Sound Tip #9 – When Something Doesn’t Work, First Things First. (My Biggest Tech Secret)

I am not kidding when I tell you that this tip is actually my biggest secret in engineering. Once you read it, you might discount what I have to say and that is ok, it’s your loss and your head ache.

This is typically something seen more regularly in broadcast engineering. I have based a large part of my career around being able to fix very difficult broadcast technical problems and have been asked a number of times “how did you know how to fix (fill in the blank)?”

The answer is my biggest professional secret… I likely didn’t know how to fix it!

What is the first thing you do when someone comes to you and tells you that something isn’t working? Your initial response to their problem is important. Nothing ever breaks at a good time and the client was probably in the middle of something important when the system broke. So they are expected to be in “freak out” mode and that is a perfectly reasonable response. A wise man once told me, “if every situation you enter was perfect, there would be no need for engineers”.

“OK, Lee… what is the tip already?”

Sound Tip #9 – When something doesn’t work, just unplug it and plug it back in.

SAY WHAT?!?!?!

Yep, that is my biggest secret. After 10 years of professional sound work, I am convinced that 90% of the world technical problems can be solved by just unplugging the gear, counting to 10, then plugging it back in. I don’t know WHY it works so often, it just does. There is a reason why your internet, cable, cell phone, computer, and other tech support calls start with you unplugging and plugging in your gear. It is called a “hard reboot”. A “soft reboot” is when you reboot a system from the interface, you don’t completely unplug it, this MAY work but when it doesn’t just unplug!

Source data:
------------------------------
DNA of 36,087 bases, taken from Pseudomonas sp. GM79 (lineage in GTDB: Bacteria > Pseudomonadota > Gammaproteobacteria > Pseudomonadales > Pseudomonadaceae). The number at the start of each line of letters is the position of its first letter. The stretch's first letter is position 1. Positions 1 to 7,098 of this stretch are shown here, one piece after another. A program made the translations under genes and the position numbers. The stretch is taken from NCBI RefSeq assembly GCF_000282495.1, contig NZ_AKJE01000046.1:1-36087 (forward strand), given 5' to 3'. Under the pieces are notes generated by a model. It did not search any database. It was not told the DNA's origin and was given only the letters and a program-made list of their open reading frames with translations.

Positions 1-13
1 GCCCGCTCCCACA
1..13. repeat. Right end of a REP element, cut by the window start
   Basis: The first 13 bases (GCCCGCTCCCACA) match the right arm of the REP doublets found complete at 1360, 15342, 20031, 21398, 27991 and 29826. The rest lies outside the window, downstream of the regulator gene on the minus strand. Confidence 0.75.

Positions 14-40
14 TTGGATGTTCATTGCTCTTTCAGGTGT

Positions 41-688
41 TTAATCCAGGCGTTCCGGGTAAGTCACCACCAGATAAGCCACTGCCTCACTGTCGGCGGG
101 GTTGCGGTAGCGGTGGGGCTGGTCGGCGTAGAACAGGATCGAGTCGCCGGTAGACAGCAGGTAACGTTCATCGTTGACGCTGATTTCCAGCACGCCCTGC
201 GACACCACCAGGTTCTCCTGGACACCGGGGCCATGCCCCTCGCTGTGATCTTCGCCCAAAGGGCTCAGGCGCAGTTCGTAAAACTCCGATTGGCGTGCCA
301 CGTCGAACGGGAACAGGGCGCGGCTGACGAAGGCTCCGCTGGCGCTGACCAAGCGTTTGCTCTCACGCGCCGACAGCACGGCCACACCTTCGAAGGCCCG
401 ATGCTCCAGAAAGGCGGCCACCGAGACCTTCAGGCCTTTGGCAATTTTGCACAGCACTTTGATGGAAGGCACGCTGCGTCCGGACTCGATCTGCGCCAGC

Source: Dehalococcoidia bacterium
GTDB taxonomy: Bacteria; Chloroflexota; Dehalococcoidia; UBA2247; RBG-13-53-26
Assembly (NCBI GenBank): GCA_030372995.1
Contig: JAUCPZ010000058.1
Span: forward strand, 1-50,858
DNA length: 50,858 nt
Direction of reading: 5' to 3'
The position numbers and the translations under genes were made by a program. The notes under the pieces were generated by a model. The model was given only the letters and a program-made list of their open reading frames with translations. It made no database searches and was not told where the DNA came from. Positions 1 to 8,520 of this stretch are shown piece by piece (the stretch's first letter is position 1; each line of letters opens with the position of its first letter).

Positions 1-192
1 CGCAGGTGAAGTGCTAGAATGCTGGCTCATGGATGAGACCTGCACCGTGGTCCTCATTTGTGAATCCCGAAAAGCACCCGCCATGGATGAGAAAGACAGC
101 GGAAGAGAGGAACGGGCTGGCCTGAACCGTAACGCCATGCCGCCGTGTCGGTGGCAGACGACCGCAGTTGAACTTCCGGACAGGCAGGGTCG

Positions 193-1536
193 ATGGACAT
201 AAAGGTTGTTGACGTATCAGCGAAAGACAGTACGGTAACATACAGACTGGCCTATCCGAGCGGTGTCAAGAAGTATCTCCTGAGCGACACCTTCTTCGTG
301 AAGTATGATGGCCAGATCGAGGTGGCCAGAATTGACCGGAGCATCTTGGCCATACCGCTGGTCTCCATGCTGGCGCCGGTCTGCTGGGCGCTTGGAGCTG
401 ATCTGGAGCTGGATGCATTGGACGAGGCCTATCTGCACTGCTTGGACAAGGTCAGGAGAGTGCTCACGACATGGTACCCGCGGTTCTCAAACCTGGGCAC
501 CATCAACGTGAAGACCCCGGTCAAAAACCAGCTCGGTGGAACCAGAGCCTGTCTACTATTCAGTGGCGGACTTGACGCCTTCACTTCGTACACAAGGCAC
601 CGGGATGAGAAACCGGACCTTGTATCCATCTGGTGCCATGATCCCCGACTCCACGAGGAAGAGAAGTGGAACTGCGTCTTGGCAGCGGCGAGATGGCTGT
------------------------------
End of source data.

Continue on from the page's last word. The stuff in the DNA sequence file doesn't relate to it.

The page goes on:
Disclaimer: The reason why this is a “secret” is because it likely won’t solve the problem in the long run, but how I work with a client is more personable and less technical. Just because I know why something does or doesn’t work doesn’t mean they want you to explain it to them… just make it work. THAT IS WHY THEY HIRED YOU!

When I hard reboot a system (9 times out of 10) it temporarily resolves the problem and that is why you do it. They want it to work and you want to to make a permanent fix. The hope of the hard reboot is that it will make the client happy and give you the time to research the underlying issue. I may not know how to fix something right away, but when I make it work for a little while longer and can buy the time to FIND the solution, the client is happy, I am less stressed, and my good name as an engineer continues. I would be lying if I didn’t admit that there are tons of engineers that are smarter than myself, I think that is true for most people, but problem solving skills also require people skills and efficiency.

It is more comfortable and more efficient for the client if the system is temporarily working while you find a solution, than to just take the system down and beat your head against the wall… it is a mystery to me when I see engineers do this.

So when you have a system go down: Unplug it from the wall, count to 10 (this gives you a moment to calm down too… and maybe say a prayer), plug it back in and turn it on. If it does indeed work, don’t stop there, start digging to find a solution as to why it went down and fix it permanently when you have one. Your client will LOVE you for it and think you’re really super smart! :)

-Lee Kebler

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